BY MIA TAPER

Unemployed, lazy, and broke. That’s how the media portrays millennials. Let’s face it: millennials, don’t often get positive posts in the news or great depictions in film and television. They’re painted as a debt-filled, job-hopping, financially unstable, yet optimistic generation. Generation Y has often been referred to as “Generation Limbo,” a phrase New York Times defined as “highly educated 20-somethings, whose careers are stuck in neutral, coping with dead-end jobs and listless prospects.” In fact, fewer than half of American millennials are unemployed or underemployed. As much as the media loves to rag on the the generation, there are a number of millennials, specifically those still in college, who do have jobs. And not just a job selling overpriced shirts and bandeaus at American Apparel, but careers that are jumpstarting their lives way ahead of their friends and classmates.

 

In 2011, the U.S. Census Bureau concluded that of the 19.7 million undergraduates enrolled, 70% of them work and 20% of them have full-time jobs. When you think of these working students, you’re picturing of the business and tech majors, right? In a 2013 article by USA Today called “Arts majors jump ahead of tech grads in landing jobs,” reporter Lauren Kirkwood argued that in times of hardship and recession, those with degrees in technology will have a tougher time finding a job than those in the arts. In a 2009 article by The Guardian named “What to do with a degree in film studies,” reporter Angela Foster says film students are gaining invaluable skills that are not only useful within the film and television industry but also in journalism, marketing and advertising, as well as education. Foster reports that in 2009, 60% of those with degrees in film reported having full-time jobs, 12.5% of those going into the film and television industry. Sure, art majors often get the bad rep for choosing a non-practical major just to follow their dreams but below are film and television majors who not only have full-time jobs in the industry but are also still finishing up their undergraduate degrees. So take that, Forbes!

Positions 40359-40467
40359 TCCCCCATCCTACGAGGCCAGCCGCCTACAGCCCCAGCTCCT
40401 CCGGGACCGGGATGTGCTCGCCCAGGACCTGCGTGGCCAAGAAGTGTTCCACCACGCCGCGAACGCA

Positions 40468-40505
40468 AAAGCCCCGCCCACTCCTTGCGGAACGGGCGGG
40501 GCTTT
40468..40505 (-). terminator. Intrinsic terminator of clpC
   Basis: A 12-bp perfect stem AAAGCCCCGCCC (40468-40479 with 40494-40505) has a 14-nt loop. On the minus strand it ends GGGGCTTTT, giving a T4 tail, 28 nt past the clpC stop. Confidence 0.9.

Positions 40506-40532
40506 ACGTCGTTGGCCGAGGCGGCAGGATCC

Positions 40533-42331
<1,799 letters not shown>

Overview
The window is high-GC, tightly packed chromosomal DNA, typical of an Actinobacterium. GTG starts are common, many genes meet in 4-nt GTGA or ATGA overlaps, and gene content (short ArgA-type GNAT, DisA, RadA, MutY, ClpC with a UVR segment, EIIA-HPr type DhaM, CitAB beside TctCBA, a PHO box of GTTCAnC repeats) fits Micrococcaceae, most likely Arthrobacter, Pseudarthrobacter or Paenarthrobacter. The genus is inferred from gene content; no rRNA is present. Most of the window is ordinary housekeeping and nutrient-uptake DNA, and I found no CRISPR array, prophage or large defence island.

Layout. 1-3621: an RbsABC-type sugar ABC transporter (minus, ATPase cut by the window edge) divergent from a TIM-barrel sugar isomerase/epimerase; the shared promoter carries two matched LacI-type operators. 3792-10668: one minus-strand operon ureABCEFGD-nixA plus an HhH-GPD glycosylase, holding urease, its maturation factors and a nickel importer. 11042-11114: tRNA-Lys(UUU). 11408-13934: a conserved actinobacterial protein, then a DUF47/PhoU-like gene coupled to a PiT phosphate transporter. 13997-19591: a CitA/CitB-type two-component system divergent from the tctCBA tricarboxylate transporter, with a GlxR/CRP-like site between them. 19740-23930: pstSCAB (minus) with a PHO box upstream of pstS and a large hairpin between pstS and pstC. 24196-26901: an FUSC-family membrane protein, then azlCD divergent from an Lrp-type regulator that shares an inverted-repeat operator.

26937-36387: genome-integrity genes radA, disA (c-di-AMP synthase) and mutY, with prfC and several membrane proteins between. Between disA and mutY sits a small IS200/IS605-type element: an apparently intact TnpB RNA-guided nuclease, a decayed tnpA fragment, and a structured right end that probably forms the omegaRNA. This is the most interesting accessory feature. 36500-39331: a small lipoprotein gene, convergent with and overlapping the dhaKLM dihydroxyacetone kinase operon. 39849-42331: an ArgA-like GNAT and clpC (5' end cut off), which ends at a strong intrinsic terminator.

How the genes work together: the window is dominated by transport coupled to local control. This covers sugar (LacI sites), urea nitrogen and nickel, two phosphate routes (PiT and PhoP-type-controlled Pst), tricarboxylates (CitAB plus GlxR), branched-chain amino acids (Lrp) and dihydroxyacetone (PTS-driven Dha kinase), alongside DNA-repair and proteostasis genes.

Matt & the Amazing Technicolor Job: palette Matt Greenberg, 21, plays with color. The NYU senior works as a colorist for Irving Harvey, a NYC post-production company. As a colorist, he balances, corrects, and enhances the color in videos, ranging from commercials to music videos to movies. Greenberg started at company as an intern in June of 2013, while juggling two other media-based internships. After a month he was promoted to junior colorist and that July he was hired full-time. A few months later, when school resumed, it was difficult to balance 12-14 hour days in school and at work. “I ended up taking on a little less work at Irving Harvey than I would have liked,” Greenberg explains of the career-school juggle. “ I scheduled my classes very carefully to leave enough room to be working, and didn’t put as much time and effort into school as I had in the past.” Now as a part-time student, he’s able to breathe a little easier in his last semester. He’s only taking two classes that require very little outside work and colors the rest of the time. His job as a colorist allows him to support himself, such as paying for rent and groceries. As he prepares to receive his BFA in Film & TV from NYU in May, Greenberg can sit pretty as his classmates scramble to find jobs or internships post-graduation. 

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Greenberg working with a client.